Growing up is hard to do (for the parents!)

Some of our staff and parents will remember our son who went to Harpole Day Nursery as a baby and toddler. Now eleven (eleven!), he has just started secondary school and Scott and I have had a bit of a wake-up call. The issue is communication between school and parents. Gina family 181

Or rather, the lack of it.

When he started primary school, I remember having quite an indignant chat with his otherwise-lovely reception teacher about the lack of communication at that level. Having been used to personal handovers from nursery staff, it was just plain weird to see a teacher standing at the classroom door saying goodbye to her children as they trotted out independently. How strange that she didn’t come over and talk to us!

Then in the car, we were faced with a four year old who would prefer to chat about the colour of his lunchtime yogurt rather than what he’d done during the day. What activities was he enjoying? Did he settle quickly after we’d dropped him off? Had he made any friends? Had he had enough to drink? We had more questions than answers and we didn’t like it one bit.

Our Butterflies’ parents who left in the summer will no doubt be experiencing the same shocking realisation that ‘communication’ may mean nothing more than an annual Parents’ Evening and a termly achievement report. Nothing can prepare you for those school hours during which you have no idea whatsoever of your child’s wellbeing. And no one tells you that you’ll need to start checking your child’s book bag for letters on a daily basis.

IMG_4205Those days now seem like a pleasant dream. Soggy permission slips at the bottom of book bags would actually be cause for excitement! Now at secondary school, we have to rely on the distracted memory of our almost-teenager. If we are lucky, he may let slip that there might be a trip to France next year…or possibly the year after. And that we need to send in the money by Friday. Or was it Tuesday? He tells us with a slight frown that he’s lost his homework diary but he’s fairly sure he needs to make a castle out of balsa wood by Monday. No, that might have been the maths assessment but actually he can’t remember his school internet login anyway.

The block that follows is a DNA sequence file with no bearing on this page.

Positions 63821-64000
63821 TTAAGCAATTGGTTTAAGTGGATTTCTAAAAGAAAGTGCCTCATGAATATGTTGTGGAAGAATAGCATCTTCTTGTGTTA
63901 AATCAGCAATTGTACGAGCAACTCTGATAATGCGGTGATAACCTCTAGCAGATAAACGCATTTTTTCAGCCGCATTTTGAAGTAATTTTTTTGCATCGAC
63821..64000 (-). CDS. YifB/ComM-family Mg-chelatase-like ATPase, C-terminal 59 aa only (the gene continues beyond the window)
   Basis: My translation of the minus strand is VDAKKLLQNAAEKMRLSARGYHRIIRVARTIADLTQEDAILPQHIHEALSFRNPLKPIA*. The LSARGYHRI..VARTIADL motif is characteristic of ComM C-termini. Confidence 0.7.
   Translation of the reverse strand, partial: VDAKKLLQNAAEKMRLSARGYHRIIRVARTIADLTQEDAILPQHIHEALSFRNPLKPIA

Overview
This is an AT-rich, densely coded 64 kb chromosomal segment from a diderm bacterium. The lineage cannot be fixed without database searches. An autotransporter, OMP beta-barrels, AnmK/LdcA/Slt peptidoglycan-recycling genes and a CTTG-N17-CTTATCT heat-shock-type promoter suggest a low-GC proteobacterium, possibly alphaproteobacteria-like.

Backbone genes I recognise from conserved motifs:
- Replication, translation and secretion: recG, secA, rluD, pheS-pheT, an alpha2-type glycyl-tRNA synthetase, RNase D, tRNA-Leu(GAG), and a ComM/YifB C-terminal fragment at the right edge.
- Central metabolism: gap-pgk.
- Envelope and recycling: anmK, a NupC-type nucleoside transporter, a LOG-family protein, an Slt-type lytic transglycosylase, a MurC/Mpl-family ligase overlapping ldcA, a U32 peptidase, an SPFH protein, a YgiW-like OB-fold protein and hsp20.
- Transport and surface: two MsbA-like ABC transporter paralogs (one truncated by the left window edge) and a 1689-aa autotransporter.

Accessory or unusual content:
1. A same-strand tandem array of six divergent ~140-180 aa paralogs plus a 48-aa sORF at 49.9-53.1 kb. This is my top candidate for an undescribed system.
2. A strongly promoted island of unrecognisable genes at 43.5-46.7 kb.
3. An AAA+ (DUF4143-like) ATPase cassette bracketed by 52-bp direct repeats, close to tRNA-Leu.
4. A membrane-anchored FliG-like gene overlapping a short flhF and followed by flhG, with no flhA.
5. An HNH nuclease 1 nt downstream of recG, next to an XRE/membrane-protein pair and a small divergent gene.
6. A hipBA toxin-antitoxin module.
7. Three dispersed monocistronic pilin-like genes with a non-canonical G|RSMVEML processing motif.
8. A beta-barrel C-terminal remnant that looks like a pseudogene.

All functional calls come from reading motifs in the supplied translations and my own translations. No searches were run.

Our nursery parents sometimes tell us that they’d like more information about their child’s day and as parents ourselves, we completely get that. It’s why we set up the Facebook page and send out monthly newsletters by email and put the menu on the website. It’s why we introduced the Daily Sheets and train our staff to feedback to you personally and have pigeon holes to minimise lost letters. It’s why we say that you can call us as often as you like during the day to check on your baby or child.

And it’s the reason that, despite being an otherwise rational human being, I can’t quite understand why our son’s secondary school teachers are not making daily phone calls to me at 4pm to relay whether he’s made any friends yet or eaten something other than bread rolls for lunch.

Growing up is hard to do (for the parents!)